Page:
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Arch Virol. 1991;117(3-4):143-64.

Preservation of natural endothelial cytopathogenicity of cytomegalovirus by propagation in endothelial cells.

Author information

1
Department of Pathology, Ohio State University, Columbus.

Abstract

Cytomegalovirus (CMV) is a source of major complications in immunosuppressed individuals, and endothelial involvement in CMV infection is well documented. Traditionally the virus has been propagated in fibroblasts, however this process may alter CMV's characteristics, thereby limiting the fibroblast model's utility as a research tool. In our efforts to develop a more accurate in vitro model of CMV/endothelial cell interaction, we have propagated a recent isolate (CMV VHL) through multiple passages in human umbilical vein endothelial cells (HUVE) and, collaterally in neonatal human dermal fibroblasts (NHDF). Infection of HUVE inoculated with either sub-strain of the virus was confirmed by CMV-specific in situ hybridization and by immunocytochemical staining for CMV antigens. Whereas infection of HUVE by substrain VHL/E (endothelial-raised) was accompanied by dramatic cytopathology resembling that observed clinically, the endothelial cytopathic potential of VHL/F (fibroblast-raised) was lost by its 20th passage in NHDF. Similarly, the ability of VHL/F to initiate sustained productive infection in HUVE was severely attenuated; plaque assay of culture supernatants and infected cell fractions, as well as virus-specific DNA polymerase assay of cell lysates, demonstrated progressive viral reproductive activity in VHL/E-inoculated HUVE, whereas VHL/F reproduction was barely detectable. Since properties of VHL/F bear strong resemblance to those of the fibroblast-raised AD169, these studies suggest that while the fibroblast adaptation process commonly employed in the propagation of CMV restricts the host range of the virus and attenuates its spectrum of cytopathic potential, endothelial-based propagation preserves the natural endothelial cytopathogenicity of the original isolate.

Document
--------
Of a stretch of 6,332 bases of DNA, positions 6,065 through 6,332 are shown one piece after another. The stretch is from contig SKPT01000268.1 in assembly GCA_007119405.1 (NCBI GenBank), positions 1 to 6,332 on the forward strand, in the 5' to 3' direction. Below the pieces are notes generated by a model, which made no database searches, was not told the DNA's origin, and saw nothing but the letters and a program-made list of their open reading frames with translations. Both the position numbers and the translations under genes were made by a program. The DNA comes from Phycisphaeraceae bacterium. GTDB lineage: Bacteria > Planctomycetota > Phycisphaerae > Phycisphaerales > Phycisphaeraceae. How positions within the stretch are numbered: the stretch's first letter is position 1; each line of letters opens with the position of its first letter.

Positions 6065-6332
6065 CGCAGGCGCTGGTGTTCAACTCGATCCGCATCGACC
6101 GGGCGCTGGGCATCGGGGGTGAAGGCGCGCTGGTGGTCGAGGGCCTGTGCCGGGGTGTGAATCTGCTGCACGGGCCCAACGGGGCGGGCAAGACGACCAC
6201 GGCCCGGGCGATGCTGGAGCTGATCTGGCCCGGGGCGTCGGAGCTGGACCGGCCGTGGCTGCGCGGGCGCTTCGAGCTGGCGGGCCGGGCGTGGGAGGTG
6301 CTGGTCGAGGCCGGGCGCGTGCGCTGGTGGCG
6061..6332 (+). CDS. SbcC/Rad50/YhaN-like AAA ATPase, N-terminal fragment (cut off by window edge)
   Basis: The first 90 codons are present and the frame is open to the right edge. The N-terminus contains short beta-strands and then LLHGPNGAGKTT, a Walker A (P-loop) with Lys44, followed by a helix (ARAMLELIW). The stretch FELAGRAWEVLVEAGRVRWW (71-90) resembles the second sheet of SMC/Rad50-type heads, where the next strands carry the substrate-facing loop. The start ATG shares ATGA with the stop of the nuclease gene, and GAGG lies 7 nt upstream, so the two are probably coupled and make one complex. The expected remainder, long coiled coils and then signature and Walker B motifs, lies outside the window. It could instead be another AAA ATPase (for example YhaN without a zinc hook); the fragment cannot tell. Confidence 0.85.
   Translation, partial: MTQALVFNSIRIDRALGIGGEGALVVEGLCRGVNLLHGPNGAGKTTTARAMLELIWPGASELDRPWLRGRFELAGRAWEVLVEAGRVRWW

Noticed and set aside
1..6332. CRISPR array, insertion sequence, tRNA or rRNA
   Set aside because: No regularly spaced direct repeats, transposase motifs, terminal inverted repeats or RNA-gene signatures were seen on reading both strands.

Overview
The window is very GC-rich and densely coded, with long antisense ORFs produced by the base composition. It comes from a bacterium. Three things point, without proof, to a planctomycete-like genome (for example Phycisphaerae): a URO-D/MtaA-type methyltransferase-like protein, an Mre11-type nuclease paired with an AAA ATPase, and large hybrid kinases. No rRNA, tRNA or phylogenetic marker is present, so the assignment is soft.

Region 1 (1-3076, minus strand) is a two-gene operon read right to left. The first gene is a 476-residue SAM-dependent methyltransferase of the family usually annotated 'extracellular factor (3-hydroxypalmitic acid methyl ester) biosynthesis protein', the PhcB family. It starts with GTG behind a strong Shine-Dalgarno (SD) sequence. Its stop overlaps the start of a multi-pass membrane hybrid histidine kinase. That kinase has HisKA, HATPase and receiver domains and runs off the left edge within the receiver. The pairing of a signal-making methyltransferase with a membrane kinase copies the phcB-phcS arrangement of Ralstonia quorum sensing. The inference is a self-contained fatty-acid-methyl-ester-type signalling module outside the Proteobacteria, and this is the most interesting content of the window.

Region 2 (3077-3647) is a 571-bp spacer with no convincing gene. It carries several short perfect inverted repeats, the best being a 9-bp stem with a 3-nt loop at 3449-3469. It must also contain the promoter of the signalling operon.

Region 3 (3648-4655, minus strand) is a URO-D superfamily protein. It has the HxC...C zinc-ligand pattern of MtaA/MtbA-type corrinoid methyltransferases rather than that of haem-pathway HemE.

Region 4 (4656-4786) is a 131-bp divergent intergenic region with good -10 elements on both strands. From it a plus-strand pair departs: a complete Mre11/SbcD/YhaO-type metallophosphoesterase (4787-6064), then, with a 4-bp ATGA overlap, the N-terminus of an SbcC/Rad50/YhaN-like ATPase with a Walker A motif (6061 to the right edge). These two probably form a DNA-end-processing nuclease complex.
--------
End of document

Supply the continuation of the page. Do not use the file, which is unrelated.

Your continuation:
PMID:
1850227
DOI:
10.1007/bf01310761
[Indexed for MEDLINE]

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